Population Growth Rate has been Declining Steadily
Population of India was growing at its peak during the 1960’s at about 3% per year. Over the decades, the growth rate has fallen down to about 1.5%. The figure of 1.21 billion can certainly scare weak hearted people but the rate of growth has been falling and is expected to fall further in coming years. The average number of children per woman was six fifty years ago, now it is about 2.75. Therefore, all talks of “population explosion” or some “population Bomb” ticking in India are nothing but display of irrational fears following 200 year old Malthusian theory that poses growing population as a threat to earth’s limited food supply. This theory certainly appeals some Western intellectuals who see humans as merely food consuming morons – who are good for nothing else!
Large number of people in the Reproductive Age
The demographic structure of India has changed over the decades. Over 30% population – 332 million – consists of young people are in the 10 – 24 year age group and over half of the population is in the reproductive age. This large base of young people is pushing population growth. The current average total fertility rate (TFR) is about 2.7, although India aimed to reduce it to the replacement-level fertility (TFR 2.1) by the end of 2010 – and of course failed! It was mainly due to bad performance of populous states such as MP, UP, Bihar– nothing surprising about that.
Replacement fertility level is when every woman gives birth to, on an average, one daughter – taking statistics into account, when she gives birth to 2 children. However, to account for the possibility of death of the daughter before her first pregnancy the figure of 2.1 is generally considered. So, when on an average 2.1 children are born per woman and every other parameter stays the same, population growth should come to an end and become stable. However, this population stabilization occurs after 3-4 decades, until then it continues to grow due to momentum.
Since, the TFR 2.1 deadline of 2010 is missed and assuming it will be achieved say, in 2020, then the Indian population should stabilize around 2055 – 60.
Demographic Transition In India
Talking of the TFR data from different states, average of 16 states (55% of total population) is near the replacement fertility level. The laggards are the highly populous states, Uttar Pradesh and erstwhile Bihar and Madhya Pradesh. But looking at the efforts, it is conceivable that the magic number of TFR 2.1 will be attained soon in coming years, by 2020.
India is certainly at an important stage of demographic transition. In fact, not just Indiabut most of the less developed world is also undergoing demographic transition – it is a transition from a stable population with high mortality and high fertility to another stable population with low mortality and low fertility. Much of the Western world had achieved this transition decades ago due to better healthcare and education level of their people, resulting from strong economic development.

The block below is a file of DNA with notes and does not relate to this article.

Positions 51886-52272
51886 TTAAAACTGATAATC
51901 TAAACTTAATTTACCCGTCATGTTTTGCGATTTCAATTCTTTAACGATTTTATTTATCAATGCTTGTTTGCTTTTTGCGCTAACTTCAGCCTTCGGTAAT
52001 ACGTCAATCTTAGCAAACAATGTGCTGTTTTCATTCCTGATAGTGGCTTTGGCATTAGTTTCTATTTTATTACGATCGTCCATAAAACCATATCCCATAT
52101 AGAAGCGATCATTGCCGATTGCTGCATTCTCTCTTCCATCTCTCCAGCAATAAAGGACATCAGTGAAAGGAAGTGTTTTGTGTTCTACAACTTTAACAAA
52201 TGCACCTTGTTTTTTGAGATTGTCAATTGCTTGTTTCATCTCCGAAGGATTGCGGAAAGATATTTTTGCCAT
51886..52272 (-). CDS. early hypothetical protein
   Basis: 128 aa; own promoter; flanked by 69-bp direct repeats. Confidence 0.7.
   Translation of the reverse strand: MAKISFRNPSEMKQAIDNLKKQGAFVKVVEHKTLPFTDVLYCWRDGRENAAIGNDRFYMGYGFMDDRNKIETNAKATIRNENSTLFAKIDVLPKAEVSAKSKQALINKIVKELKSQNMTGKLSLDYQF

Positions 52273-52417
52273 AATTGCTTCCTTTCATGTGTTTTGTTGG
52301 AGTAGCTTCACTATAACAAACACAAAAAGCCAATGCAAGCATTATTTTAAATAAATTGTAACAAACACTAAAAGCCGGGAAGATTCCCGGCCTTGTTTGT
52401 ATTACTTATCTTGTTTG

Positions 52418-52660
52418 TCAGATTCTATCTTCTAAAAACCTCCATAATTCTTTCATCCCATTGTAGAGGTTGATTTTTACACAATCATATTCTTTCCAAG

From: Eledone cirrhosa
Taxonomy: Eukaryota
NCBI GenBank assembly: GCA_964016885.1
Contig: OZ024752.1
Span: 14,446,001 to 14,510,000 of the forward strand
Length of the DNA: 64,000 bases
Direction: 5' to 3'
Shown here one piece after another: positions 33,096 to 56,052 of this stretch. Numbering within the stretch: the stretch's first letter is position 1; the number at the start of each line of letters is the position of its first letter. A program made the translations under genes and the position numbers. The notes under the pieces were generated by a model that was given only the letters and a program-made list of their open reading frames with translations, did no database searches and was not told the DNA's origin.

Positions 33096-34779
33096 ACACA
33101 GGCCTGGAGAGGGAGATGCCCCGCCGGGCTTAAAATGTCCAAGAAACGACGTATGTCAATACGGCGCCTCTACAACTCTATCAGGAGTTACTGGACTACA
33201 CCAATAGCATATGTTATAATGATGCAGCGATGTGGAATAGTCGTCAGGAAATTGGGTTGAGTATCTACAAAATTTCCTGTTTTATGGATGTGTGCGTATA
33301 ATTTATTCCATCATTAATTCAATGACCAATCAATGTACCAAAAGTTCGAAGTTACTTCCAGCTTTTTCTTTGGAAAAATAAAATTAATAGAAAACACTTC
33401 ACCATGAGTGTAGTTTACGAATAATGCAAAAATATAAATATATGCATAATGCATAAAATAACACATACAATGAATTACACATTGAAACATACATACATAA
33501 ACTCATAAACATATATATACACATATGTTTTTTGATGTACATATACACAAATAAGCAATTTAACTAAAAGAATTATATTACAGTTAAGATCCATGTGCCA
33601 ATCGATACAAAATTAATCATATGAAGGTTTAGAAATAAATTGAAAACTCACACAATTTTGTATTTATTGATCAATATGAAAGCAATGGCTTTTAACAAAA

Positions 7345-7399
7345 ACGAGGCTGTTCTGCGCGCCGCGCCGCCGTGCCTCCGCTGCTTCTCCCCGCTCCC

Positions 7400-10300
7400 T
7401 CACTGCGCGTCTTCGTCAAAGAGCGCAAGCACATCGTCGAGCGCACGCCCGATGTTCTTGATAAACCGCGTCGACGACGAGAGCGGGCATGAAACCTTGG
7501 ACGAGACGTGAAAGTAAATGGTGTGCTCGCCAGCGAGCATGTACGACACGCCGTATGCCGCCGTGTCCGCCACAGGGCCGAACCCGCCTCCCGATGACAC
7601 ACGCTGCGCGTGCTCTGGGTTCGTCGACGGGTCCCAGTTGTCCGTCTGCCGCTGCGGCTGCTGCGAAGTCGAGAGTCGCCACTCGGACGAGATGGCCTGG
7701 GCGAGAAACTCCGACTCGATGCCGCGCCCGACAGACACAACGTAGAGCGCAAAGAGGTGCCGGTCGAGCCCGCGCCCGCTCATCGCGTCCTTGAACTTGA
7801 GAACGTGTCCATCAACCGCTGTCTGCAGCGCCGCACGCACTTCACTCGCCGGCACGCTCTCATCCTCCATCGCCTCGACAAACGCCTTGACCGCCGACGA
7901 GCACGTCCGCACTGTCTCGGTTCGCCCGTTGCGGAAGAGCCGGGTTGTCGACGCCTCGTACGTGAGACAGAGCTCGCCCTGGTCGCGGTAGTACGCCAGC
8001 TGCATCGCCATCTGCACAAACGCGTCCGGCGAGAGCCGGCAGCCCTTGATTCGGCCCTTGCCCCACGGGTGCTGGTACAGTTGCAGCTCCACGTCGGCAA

In democratic India this transition has been relatively slow but steady. It is in stark contrast with the Chinese efforts, which forced people to adopt one child norm to quickly achieve sub replacement fertility levels, by turning blind eye to human right’s violation. It has also left China with severely distorted male/female ratio with potential for grave social issues in the future. Read
What is the Best Way Forward
Indian family planning policy makers have to first come out of their traditional mindset of equating family planning with sterilizations (female sterilization, more specifically). Besides, they appear to be lost looking at the family planning issues purely from the clinical angle. Well, the clinical aspect will be always there, but its focus has to be broadened so that all aspects of reproductive healthcare can be addressed. Besides, there is need for easy availability of contraceptives, particularly in rural areas, along with counseling.
Easy access to contraceptives alone can prevent about 20% of live births that are due to unwanted (unplanned) pregnancies. This single step alone can quickly bring TFR to around 2.0 in many areas and drastically reduce number of abortions, which isn’t a healthy practice anyway. Furthermore, changed lifestyle is also encouraging extra marital relationships in the young India. Therefore, focusing on increasing availability and accessibility of temporary contraceptives is the demand of the new realities. The age old practice of sterilization is only suitable to those who have completed their families and it needs to be put into right perspective.
Population planners also need to consider the issue of gender equality seriously and its impact on fertility and reproductive health of women. In fact, if one think carefully it is not difficult to come to the conclusion that women empowerment is the best contraceptive.
The planners ought to wake up to the new realities of the changed demography of the country. They have to now fight the battle on the social plain because the issues to be addressed are: raising age at marriage, delaying first pregnancy, and spacing births. These three steps will drastically reduce the population growth due to momentum, which has a huge contribution of 60% – 70% towards population increase. Read
Indian family planning authorities should resist the temptation of staying with the outdated Malthusian mindset of viewing population as a threat. The reality of the current Indian demography demands that population be seen as an asset. Therefore, their mindsets need to shift from “Population Control” to “Population Development”. Development of people through right education and healthcare can solve many issues – even population, assuming it is a problem!
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